In a decision that seemed split nearly as many ways as there are justices on the court, the U.S. Supreme Court on July 29 struck down a unique feature of the Consumer Financial Protection Bureau while allowing the agency as a whole to continue.
The agency’s setup with a single director insulated from firing by the president except for cause is unique, and the court found that structure violates the separation of powers constitutional doctrine.
In a previous case, Humphrey’s Executor v. United States, the Supreme Court ruled Congress can create specialty agencies led by a group of people insulated from firing. In another, the court allowed tenure protections for junior officers with narrow duties.
“We are now asked to extend these precedents to a new configuration: an independent agency that wields significant executive power and is run by a single individual who cannot be removed by the President unless certain statutory criteria are met. We decline to take that step,” wrote Chief Justice John Roberts in the decision.
Congress created the Consumer Financial Protection Bureau through the 2010 Dodd-Frank Act, which implemented sweeping financial regulations reform. A director’s term is five years, and the CFPB is intended to be further insulated from political whims by receiving its appropriation from the Federal Reserve. The president can only fire the director for “inefficiency, neglect of duty, or malfeasance in office.”
John Holcomb, a professor of business ethics and legal studies at the University of Denver’s Daniels College of Business, said the decision’s realistic impact on the CFPB’s operation is probably not earth-shaking because the ruling said the single-director structure is severable from the rest of the law that established the CFPB. But he said he believes it’s likely to influence future legislation.
“I think Congress will be very loathe to have the single director independent regulatory body,” Holcomb said, adding, “I think there’s real concern that we have gutted the purpose of this entity and that we might have to rewrite the legislation; go back and amend it to transfer the power from a single director to a commission if you want to have it truly independent. So I think it’s a warning shot across the bow.”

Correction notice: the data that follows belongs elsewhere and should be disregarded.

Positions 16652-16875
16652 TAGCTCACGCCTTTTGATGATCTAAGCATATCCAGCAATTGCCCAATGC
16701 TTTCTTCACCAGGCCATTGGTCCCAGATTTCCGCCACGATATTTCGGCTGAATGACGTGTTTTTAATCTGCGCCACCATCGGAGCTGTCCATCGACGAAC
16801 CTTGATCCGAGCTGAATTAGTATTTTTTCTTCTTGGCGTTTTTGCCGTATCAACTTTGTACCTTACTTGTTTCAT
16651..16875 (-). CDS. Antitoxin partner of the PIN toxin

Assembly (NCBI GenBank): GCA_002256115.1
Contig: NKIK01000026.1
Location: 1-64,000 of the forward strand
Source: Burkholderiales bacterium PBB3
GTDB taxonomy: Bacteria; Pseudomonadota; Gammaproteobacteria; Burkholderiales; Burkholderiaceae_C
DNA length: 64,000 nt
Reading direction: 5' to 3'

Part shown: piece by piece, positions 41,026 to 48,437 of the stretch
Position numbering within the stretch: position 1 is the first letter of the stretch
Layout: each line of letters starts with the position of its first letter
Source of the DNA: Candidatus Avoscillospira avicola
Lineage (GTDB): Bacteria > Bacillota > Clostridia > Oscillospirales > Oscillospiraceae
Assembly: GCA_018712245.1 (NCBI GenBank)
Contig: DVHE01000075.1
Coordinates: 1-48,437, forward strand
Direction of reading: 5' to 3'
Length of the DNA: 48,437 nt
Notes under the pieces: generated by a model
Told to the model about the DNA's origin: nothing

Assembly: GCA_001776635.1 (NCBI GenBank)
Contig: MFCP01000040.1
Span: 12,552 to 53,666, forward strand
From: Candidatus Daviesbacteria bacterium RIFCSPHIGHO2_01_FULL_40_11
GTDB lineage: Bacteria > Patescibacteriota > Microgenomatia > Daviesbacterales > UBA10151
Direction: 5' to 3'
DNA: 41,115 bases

Richard Collins, a constitutional law professor at the University of Colorado, said the decision moves the needle a small amount for a future case for the Supreme Court to decide the president also has authority to fire the Federal Reserve chair at will.
“It leaves intact the precedents that say that he cannot do that. But it moves in the direction of that idea,” Collins said.
The court mostly split along ideological lines, with Roberts leading a majority that Justices Neil Gorsuch, Clarence Thomas, Samuel Alito and Brett Kavanaugh joined. But Thomas also filed a partial concurrence and partial dissent to another part of the opinion, which Alito and Kavanaugh joined.
Justice Elena Kagan filed another partial concurrence and partial dissent, joined by Justices Ruth Bader Ginsburg, Stephen Breyer and Sonia Sotomayor.
In the Humphrey precedent, Federal Trade Commission member William Humphrey refused to accept his firing by President Franklin D. Roosevelt. When he died a few months later, his estate challenged the firing in court by seeking Humphrey’s salary between the date of his removal and the date of his death.
In his separate opinion, Thomas was direct about his dislike for the Humphrey’s Executor precedent and the power of independent agencies as a de facto fourth branch of government. The Constitution just doesn’t give Congress authority to delegate its legislative power or create agencies that have functions of multiple branches of government, he said.
“Humphrey’s Executor relies on one key premise: the notion that there is a category of ‘quasi-legislative’ and ‘quasi-judicial’ power that is not exercised by Congress or the Judiciary, but that is also not part of ‘the executive power vested by the Constitution in the President,’” he wrote. “The problem is that the Court’s premise was entirely wrong.”
Thomas agreed with the majority’s decision to limit the Humphrey’s Executor precedent, but in his partial dissent he said he does not believe the court should have addressed the severability of the CFPB’s single-director structure from the rest of the law establishing the agency.
Holcomb said under Thomas’ reasoning to outright overturn the Humphrey’s Executor precedent, it would create case law to eliminate all independent agencies and put them under the president’s authority.
“He wants to use this as an occasion, number one, to strengthen the president, but number two, to attack the ‘deep state.’ And that phrase he never uses, of course, because it’s so politically charged. But I think that is his goal.”
But in her own separate opinion, Kagan wrote the Constitution doesn’t address the president’s authority to fire agency leaders. She believes Congress has historically had wide authority to establish independent agencies, and insulation of their heads from firing except for cause has allowed Congress to set up an agency with a structure that is best for its specific purpose.
“Judicial intrusion into this field usually reveals only how little courts know about governance. Even everything I just said is an over-simplification,” Kagan wrote. “A given agency’s independence (or lack of it) depends on a wealth of features, relating not just to removal standards, but also to dissenting appointments practices, procedural rules, internal organization, oversight regimes, historical traditions, cultural norms, and (inevitably) personal relationships.